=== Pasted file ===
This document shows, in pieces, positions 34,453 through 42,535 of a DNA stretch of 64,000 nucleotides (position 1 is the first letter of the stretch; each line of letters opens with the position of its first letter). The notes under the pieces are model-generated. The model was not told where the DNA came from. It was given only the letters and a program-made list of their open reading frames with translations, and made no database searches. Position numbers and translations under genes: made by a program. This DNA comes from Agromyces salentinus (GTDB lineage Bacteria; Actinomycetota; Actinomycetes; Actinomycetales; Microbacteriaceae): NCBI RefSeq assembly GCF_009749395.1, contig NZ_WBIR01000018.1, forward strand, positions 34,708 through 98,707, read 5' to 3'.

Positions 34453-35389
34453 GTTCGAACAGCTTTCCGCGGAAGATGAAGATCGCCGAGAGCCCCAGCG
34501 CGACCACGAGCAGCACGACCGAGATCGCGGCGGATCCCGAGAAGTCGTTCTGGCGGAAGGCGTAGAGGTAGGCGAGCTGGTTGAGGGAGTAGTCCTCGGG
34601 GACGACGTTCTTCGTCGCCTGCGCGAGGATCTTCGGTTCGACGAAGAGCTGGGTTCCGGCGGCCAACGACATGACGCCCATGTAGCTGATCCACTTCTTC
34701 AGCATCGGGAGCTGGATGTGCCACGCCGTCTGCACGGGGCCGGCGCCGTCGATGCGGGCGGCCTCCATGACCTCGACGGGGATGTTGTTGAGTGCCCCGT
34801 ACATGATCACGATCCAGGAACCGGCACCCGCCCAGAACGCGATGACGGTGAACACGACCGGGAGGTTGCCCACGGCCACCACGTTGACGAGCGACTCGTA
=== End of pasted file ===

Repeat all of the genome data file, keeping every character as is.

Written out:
This document shows, in pieces, positions 34,453 through 42,535 of a DNA stretch of 64,000 nucleotides (position 1 is the first letter of the stretch; each line of letters opens with the position of its first letter). The notes under the pieces are model-generated. The model was not told where the DNA came from. It was given only the letters and a program-made list of their open reading frames with translations, and made no database searches. Position numbers and translations under genes: made by a program. This DNA comes from Agromyces salentinus (GTDB lineage Bacteria; Actinomycetota; Actinomycetes; Actinomycetales; Microbacteriaceae): NCBI RefSeq assembly GCF_009749395.1, contig NZ_WBIR01000018.1, forward strand, positions 34,708 through 98,707, read 5' to 3'.

Positions 34453-35389
34453 GTTCGAACAGCTTTCCGCGGAAGATGAAGATCGCCGAGAGCCCCAGCG
34501 CGACCACGAGCAGCACGACCGAGATCGCGGCGGATCCCGAGAAGTCGTTCTGGCGGAAGGCGTAGAGGTAGGCGAGCTGGTTGAGGGAGTAGTCCTCGGG
34601 GACGACGTTCTTCGTCGCCTGCGCGAGGATCTTCGGTTCGACGAAGAGCTGGGTTCCGGCGGCCAACGACATGACGCCCATGTAGCTGATCCACTTCTTC
34701 AGCATCGGGAGCTGGATGTGCCACGCCGTCTGCACGGGGCCGGCGCCGTCGATGCGGGCGGCCTCCATGACCTCGACGGGGATGTTGTTGAGTGCCCCGT
34801 ACATGATCACGATCCAGGAACCGGCACCCGCCCAGAACGCGATGACGGTGAACACGACCGGGAGGTTGCCCACGGCCACCACGTTGACGAGCGACTCGTA